Saturday, September 30, 2006

Englishiana, Anyone? asks Pramita Bose of Asian Age

English is changing with the times. Writers today are giving it a twist and tweak to make the queen’s language speak a modern tongue.

With simplicity and flexibility defining the current-day writing style, young writers are increasingly resorting to the more elastic and contemporary expressions. Some even play around with words to induce colloquialism, thus enabling the target readers identify with the plot as well as the characters.

Consider Gautam Malkani’s much talked about debut title Londonstani. Dealing with the diaspora of multi-religious South Asian immigrants, Malkani’s use of the rich slang tongue of indigenous culture smoothly blends with the US influences and other foreign languages.

Also, Nandita C. Puri’s maiden fictional collective piece Nine on Nine, which has gone into its third edition and has lodged a decent sales figure, has dollops of Hindi, Marathi and Bengali utterances such as aai, ladla, khichdi, phukat mein khana-paani, dais, kabirajes, hakims etc. Even tales woven around leading technological institutes and B-school campuses have generous doses of theek bola, babus, addas, Dadu’s dhaba, dhobi incorporated in bits and pieces.

Abhijit Bhaduri’s Mediocre But Arrogant and Chetan Bhagat’s Five Point Someone or the bestseller One Night @ The Call Center are just a few more cases in point. Not to lag behind, Neelum Saran Gour’s fourth novel, Sikandar Chowk Park is a striking example of Urdu-English jugglery.

Opines Puri, "Indian writers have now confidently broken free of the chaste British mould where one was expected to maintain the purity of Victorian English."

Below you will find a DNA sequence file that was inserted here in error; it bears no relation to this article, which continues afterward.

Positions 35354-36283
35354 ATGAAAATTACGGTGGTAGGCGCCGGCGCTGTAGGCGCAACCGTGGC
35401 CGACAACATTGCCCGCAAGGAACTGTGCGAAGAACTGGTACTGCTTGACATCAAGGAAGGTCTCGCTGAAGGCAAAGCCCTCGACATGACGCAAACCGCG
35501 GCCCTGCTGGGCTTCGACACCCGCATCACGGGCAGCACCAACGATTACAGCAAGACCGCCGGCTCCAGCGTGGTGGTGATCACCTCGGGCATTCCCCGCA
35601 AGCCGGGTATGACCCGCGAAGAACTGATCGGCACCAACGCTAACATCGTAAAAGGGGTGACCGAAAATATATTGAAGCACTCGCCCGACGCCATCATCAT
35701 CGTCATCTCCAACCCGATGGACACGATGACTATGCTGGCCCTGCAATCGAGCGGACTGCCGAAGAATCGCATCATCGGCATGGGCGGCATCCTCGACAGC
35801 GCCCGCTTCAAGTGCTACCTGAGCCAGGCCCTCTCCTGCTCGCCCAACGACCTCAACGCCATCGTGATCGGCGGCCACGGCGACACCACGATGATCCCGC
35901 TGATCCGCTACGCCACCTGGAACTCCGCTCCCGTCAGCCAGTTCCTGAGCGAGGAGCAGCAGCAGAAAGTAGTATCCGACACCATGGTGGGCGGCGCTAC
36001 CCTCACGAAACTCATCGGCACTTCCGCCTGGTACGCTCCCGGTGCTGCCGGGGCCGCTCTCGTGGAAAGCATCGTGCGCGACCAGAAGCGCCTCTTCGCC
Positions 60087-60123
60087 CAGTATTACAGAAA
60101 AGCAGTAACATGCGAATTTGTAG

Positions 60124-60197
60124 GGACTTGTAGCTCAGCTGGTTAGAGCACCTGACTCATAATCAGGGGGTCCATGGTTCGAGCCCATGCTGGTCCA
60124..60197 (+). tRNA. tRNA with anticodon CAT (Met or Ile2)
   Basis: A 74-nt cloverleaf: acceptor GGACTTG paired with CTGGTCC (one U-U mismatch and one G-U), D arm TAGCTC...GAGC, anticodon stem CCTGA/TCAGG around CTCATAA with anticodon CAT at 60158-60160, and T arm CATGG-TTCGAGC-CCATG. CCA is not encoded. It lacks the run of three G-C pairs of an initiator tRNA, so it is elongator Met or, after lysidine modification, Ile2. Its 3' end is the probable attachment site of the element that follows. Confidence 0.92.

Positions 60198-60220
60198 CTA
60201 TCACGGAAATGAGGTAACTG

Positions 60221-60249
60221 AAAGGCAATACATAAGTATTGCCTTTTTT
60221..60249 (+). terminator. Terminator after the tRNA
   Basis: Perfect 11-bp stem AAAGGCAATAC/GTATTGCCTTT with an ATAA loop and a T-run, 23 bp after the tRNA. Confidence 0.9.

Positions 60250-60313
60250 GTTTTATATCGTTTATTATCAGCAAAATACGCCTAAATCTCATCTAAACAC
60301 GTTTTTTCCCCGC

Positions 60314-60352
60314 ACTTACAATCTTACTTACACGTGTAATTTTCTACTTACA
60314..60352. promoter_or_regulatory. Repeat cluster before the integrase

Echoing in the same vein, Bhaduri comments, "It’s but natural that every writer has to keep his target audience in mind while addressing certain issues in a narrative format. If the setting is Indian and the readers are youngsters or belong to middle-class households, then it’s wiser to adapt some traces of the vernacular dialect to retain onto the readers’ attention." We couldn’t agree more as all these books are selling like hot cakes.

1 comment:

Shruti said...

hi sir..its been an awesome treat to read "MBA"...just done with the book...i happen to be a 2nd yr undergraduate in liberal arts..and like many crazy ppl..i deisre to walk the good old MBA line...i dont think that the book is an eye opener or torchlight for the aspirants....but rather its makes the reader ask himself/herself WHAT, HOW AND WHY is he the way he is and perhaps makes the indiviual internalise "I"....atleast thats what it did to a reader..THANK YOU.. in the meantime i was wondering if u you could have a look at the blog of the person who comes lil close to "abbey"...happens to be my best friend in 2nd yr IIT K..wonder if u can take sometime out of your busy schedule go through his care